The experiment was conducted at the northern section of Meadow Pond Marsh (42.936°N, 70.801°W) in Hampton, Rockingham County, NH, USA. The study site is a back barrier marsh growing on coarse over-wash deposits, which borders a relatively small tidally influenced water body (~23.6 ha). Meadow Pond Marsh, part of the largest marsh complex in New Hampshire, has historically been impacted by human activities, particularly tidal restrictions, marsh fill, and adjacent upland development (Fig. 1). Residential and road development altered the natural inlet to the site, and as a result, tidal exchange had been designated as severely restricted by the NRCS (USDA 1994). Additionally, residential developments and roads border the west, north, and east areas of the marsh. Phragmites, Typha angustifolia (narrowleaf cattail), Spartina patens (salt marsh hay), and Spartina alterniflora (smooth cordgrass) form a mosaic of communities with other saline and brackish species composing the marsh vegetation (Burdick et al. 2009).
Fig. 1

Aerial image of Meadow Pond Marsh in Hampton, NH, USA (42.936°N, 70.801°W) outlining the location of the vegetation plots

In 1996, tidal exchange was increased in Meadow Pond after a larger culvert was installed at the southern inlet, but the northern section of the marsh is flooded irregularly and dominated by invasive Phragmites. In the winter of 2004, Phragmites along with the upper 10 to 40 cm of sediment were removed as a part of a larger restoration effort that was aimed at enhancing tidal flooding of the marsh surface. Both restoration measures appear to have slightly increased tides in the study area, but tides still do not exhibit a regular semi-diurnal pattern. For several days each month, spring tides would completely and continuously inundate the high marsh due to the accumulation of tidal waters upstream of the new culvert. In contrast, neap tides only occasionally flooded the low marsh. The average tidal range was 0.24 ± 0.01 m for spring tides and 0.09 ± 0.01 m for neap tides. Edaphic conditions indicated a brackish marsh with oxidized soils (Peter 2007; Table 1).
Table 1

Plot elevations and pore water chemistry across marsh planting zones


High marsh

Low marsh


Elevation (m)

1.01 ± 0.01

0.85 ± 0.01


Salinity (ppt)

23 ± 1

25 ± 1


Redox (mV)

−24 ± 69

−7 ± 36


Sulfides (μM)

92 ± 44

6 ± 1


Means of elevation, salinity, redox Eh, and sulfide concentration are reported ±SE. Pore water was obtained using a stainless steel “sipper.” Salinity and redox potential were determined in the field using a hand-held refractometer and a Thermo-Orion combination redox/pH meter with a platinum redox electrode, respectively. At the laboratory, pore water sulfide was determined with colorimetric analysis using Cline’s reagent (Cline 1969). Plot elevations are connected to NAVD 1988 through a nearby benchmark

ns non-significant

*p < 0.05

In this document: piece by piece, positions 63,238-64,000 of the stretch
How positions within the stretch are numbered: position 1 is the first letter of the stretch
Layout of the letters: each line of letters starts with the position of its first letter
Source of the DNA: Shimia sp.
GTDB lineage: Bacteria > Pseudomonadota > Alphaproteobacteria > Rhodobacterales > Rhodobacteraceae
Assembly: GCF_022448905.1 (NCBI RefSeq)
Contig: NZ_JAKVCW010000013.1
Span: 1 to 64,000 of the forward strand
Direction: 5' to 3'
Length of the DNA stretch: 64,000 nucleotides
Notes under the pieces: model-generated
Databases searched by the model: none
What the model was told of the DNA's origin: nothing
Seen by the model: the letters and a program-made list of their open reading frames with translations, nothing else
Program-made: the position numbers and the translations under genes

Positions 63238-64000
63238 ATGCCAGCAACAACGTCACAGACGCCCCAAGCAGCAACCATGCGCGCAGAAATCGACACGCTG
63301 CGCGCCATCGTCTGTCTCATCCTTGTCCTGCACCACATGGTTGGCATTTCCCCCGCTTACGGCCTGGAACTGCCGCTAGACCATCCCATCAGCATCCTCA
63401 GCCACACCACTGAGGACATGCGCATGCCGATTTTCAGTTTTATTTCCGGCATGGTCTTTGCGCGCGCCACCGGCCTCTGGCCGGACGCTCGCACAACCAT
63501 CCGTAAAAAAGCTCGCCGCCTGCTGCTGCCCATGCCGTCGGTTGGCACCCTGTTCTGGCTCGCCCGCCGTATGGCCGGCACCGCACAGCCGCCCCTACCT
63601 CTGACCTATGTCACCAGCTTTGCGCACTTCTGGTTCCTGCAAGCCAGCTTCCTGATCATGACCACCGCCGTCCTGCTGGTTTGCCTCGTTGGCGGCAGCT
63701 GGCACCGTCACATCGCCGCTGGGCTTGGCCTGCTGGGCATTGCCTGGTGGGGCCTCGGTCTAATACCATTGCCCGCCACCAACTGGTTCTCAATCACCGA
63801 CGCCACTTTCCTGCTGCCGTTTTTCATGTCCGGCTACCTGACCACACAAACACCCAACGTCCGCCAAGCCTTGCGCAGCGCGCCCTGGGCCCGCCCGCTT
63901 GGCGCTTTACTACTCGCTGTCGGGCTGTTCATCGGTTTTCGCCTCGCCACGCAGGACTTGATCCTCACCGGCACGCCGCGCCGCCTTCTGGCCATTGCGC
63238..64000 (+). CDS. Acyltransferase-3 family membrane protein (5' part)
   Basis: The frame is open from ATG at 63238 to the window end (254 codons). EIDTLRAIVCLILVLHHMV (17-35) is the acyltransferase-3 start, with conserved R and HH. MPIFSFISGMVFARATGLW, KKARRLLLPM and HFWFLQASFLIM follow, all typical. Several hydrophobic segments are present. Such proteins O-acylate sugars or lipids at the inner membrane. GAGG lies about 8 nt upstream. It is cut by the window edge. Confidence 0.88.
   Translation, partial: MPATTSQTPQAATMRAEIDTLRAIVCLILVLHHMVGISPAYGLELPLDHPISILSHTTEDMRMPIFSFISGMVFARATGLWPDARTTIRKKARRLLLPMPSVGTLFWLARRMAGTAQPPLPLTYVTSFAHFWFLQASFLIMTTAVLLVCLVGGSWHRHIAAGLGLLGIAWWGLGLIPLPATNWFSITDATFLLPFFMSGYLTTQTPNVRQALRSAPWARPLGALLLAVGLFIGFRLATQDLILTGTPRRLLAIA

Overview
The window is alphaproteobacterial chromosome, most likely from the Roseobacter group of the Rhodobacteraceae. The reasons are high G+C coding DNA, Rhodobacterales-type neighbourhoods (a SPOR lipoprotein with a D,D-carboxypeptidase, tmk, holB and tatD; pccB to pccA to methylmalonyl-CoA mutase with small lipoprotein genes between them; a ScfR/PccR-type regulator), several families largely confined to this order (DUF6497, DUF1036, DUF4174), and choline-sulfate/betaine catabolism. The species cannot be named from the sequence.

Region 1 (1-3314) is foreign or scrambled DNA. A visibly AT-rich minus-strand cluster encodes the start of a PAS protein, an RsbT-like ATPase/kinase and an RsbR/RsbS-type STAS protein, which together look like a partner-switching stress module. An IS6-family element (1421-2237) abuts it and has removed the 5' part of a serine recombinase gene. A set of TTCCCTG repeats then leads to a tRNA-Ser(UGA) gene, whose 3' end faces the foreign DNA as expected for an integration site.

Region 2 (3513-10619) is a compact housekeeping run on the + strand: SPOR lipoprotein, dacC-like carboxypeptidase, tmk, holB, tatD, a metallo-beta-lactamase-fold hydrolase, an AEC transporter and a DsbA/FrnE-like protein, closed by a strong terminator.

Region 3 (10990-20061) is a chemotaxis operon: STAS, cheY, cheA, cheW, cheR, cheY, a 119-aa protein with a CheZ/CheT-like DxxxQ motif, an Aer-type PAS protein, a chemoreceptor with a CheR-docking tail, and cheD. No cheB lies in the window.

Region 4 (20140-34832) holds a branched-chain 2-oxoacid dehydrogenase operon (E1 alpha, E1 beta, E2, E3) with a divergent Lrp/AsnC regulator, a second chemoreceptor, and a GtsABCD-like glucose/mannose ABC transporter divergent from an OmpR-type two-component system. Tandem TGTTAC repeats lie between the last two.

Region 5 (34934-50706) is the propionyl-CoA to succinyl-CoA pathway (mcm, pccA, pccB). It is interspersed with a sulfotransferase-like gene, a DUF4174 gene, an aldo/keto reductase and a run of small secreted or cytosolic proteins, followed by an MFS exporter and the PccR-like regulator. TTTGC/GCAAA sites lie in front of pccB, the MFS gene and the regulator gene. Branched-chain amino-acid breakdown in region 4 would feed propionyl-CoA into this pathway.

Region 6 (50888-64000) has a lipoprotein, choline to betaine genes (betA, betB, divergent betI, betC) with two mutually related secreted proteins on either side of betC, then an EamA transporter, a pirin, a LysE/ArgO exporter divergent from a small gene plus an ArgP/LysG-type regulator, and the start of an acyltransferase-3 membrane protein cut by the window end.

Experimental Design

The effects of plant competition on Phragmites were examined in a one-factor randomized complete block design. Densely vegetated plots 30 by 30 cm in size were planted across three distinct community structure types, which included Phragmites planted alone (PA), Phragmites planted with one native species (P + 1), and Phragmites planted with four native species (P + 4). The community structure treatments were designed to measure the effects of interspecific competition (PA vs. Phragmites planted with native competitors), species richness (one vs. four native species), evenness (J of 0.99 vs. zero), and composition (high marsh vs. low marsh species) on Phragmites. Each treatment level was randomly placed within the high or low marsh and replicated 12 times, yielding 36 plots (Fig. 2). Plots were evenly assigned to two marsh zones to examine the physical and chemical stresses on Phragmites, but because soil flooding and pore water chemistry were similar in the high and low marsh due to irregular flooding patterns (Table 1), marsh zone was only treated as a blocking factor.
Fig. 2

a Design of vegetation plot placements for testing the effects of community structure on the growth and survival of Phragmites. Community structure treatment levels were randomly assigned within two blocking factors (elevation and replicate). PA Phragmites planted alone, P + 1 Phragmites planted with one native species, P + 4 Phragmites planted with four native species. b An example of each treatment level is shown with cells filled in black, Phragmites; vertical lines, S. alterniflora; horizontal lines, S. patens; cross-hatch, J. gerardii; and gray, D. spicata. Boxes represent a 30 × 30 cm planting plot

Vegetation plots, regardless of community structure treatment, were planted with four Phragmites shoots, which were individually cut from clonal stands on site, removed, grown in a greenhouse, and returned as healthy plants to the site in 4 weeks to reduce mortality caused by transplantation. Shoots were selected if they were 10–25 cm in height and contained at least two nodes on their rhizomes. PA plots contained four Phragmites shoots. P + 1 plots also contained four Phragmites shoots, but were planted with 21 plugs of one of two native species (Fig. 2). High marsh P + 1 plots were planted with S. patens, while low marsh P + 1 plots were planted with S. alterniflora to identify the effects of species composition. Both Spartina grasses were chosen because of their natural dominance in New England marshes in their respective marsh zone. P + 4 plots contained four Phragmites shoots planted alongside four common New England salt marsh perennials: Distichlis spicata (spike grass), Juncus gerardii (black grass), S. alterniflora, and S. patens. The placement of each species within each plot was randomly selected. Three species were planted with five plugs and one randomly selected species with six plugs to standardize species evenness (Fig. 2). Species evenness of native plants approached unity, Pielou’s J = 0.998,